Getting to the Heart of Cardiac Health

Heart disease is still prevalent in our society, but fortunately there are many notable advancements in medicine, nutrition and surgical procedures. Learn how patients are receiving better treatment.


Heart disease is the No. 1 cause of death in both men and women, and it accounts for one in every four deaths in this country, according to the federal Centers for Disease Control and Prevention. Thanks to advances in medicine, nutrition and surgical procedures, we have many tools to fight back.

For those who eat right, exercise appropriately, abstain from smoking and substance use, avoid stress and get enough quality sleep, the odds of developing heart disease are substantially lower. Even with genetic and hereditary tendencies factored in, it’s possible to avoid or postpone heart disease.

Even with the best of intentions, it’s still difficult to sustain a lifestyle that consistently deflects any type of heart condition.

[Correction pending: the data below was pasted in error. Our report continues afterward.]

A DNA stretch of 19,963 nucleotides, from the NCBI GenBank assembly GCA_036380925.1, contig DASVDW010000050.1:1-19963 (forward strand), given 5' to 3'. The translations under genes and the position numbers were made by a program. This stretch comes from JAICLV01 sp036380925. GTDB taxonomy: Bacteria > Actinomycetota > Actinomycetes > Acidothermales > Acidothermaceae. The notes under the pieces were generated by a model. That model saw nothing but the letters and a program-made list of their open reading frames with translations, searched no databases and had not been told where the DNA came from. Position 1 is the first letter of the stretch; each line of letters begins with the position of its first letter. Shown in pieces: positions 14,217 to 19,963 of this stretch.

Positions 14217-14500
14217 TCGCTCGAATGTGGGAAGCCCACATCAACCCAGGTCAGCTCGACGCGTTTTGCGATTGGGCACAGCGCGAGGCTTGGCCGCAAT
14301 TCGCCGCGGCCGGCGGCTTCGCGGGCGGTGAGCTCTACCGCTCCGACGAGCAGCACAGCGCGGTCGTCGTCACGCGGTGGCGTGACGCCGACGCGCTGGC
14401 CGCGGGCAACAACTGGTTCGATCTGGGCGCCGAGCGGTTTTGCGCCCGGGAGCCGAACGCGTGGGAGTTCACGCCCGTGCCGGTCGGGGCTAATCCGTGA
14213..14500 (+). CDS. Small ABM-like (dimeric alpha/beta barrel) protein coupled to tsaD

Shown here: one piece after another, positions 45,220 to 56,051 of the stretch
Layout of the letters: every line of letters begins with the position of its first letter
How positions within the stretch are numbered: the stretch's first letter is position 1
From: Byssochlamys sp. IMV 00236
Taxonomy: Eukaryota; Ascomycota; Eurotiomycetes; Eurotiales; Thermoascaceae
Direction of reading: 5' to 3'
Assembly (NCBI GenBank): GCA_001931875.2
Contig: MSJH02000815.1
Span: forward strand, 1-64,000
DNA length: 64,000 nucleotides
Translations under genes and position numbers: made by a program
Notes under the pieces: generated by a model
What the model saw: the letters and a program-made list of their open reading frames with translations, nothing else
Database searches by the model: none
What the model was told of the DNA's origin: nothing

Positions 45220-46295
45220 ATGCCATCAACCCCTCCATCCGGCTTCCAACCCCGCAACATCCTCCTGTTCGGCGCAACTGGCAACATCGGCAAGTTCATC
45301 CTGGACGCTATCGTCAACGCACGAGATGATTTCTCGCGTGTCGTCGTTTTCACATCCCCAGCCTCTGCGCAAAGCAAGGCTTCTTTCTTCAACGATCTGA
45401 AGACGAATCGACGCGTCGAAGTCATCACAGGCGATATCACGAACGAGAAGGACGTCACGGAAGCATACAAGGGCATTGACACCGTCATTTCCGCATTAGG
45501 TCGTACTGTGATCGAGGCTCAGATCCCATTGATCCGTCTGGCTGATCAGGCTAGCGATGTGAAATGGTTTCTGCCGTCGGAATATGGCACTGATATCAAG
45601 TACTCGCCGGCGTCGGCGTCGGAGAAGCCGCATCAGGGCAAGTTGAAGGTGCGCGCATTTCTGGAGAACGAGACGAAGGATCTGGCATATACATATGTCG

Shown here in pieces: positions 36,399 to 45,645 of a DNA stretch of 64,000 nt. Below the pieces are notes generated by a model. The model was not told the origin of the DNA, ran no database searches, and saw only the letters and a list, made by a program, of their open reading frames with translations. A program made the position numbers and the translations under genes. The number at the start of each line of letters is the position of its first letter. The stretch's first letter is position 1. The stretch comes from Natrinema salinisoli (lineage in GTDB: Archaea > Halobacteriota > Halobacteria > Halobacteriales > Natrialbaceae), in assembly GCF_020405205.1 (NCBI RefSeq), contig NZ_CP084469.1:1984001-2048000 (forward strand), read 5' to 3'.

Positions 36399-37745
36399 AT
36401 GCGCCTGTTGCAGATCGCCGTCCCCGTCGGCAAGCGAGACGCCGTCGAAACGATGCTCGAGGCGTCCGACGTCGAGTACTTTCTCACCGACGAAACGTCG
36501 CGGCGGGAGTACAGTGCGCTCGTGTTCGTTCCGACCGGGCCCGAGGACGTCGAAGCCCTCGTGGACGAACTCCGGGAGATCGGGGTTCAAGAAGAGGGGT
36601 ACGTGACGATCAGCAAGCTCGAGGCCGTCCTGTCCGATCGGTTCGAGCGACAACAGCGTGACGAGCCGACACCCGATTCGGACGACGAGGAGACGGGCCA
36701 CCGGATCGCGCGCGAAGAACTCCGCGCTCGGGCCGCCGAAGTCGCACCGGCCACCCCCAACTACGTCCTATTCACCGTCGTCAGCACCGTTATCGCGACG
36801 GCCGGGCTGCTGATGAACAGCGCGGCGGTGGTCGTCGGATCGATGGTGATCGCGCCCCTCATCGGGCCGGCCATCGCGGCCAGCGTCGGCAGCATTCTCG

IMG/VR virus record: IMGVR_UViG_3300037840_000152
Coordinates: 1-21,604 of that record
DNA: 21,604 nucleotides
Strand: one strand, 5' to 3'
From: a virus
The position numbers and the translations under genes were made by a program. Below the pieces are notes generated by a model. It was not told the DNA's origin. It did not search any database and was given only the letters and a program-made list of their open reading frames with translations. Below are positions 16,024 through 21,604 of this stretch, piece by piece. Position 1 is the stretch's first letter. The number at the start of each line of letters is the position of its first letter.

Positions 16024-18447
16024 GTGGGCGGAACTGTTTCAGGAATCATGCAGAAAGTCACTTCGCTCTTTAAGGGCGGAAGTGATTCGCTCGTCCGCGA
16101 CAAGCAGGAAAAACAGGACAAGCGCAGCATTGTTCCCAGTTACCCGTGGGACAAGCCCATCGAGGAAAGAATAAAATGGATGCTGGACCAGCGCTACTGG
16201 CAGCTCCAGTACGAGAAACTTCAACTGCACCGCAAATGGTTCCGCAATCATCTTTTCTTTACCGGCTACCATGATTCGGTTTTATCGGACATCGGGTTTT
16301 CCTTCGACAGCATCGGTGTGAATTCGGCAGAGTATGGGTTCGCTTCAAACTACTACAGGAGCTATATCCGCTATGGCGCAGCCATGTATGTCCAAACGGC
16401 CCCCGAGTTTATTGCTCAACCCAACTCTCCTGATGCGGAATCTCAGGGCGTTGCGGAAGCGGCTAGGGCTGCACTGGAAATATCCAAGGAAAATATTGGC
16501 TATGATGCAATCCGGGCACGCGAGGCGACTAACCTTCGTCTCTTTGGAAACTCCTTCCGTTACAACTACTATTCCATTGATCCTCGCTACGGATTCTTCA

Our heart is an electrically active, muscular pump that circulates blood around the body through blood vessels. A specialized group of cells located in the heart’s upper chamber, or atrium, acts as a pacemaker that generates an electrical impulse. The impulse begins as a sequential electrical stimulation of heart muscle.

This electrical impulse stimulates the atrium such that it contracts and sends blood into the heart’s lower chambers, or ventricles. There’s a slight pause in the electrical signal that allows the ventricles to fill. Then, the ventricles contract, pumping blood throughout the body. Another slight pause allows blood to return to the upper chambers of the heart, in anticipation of the next cycle.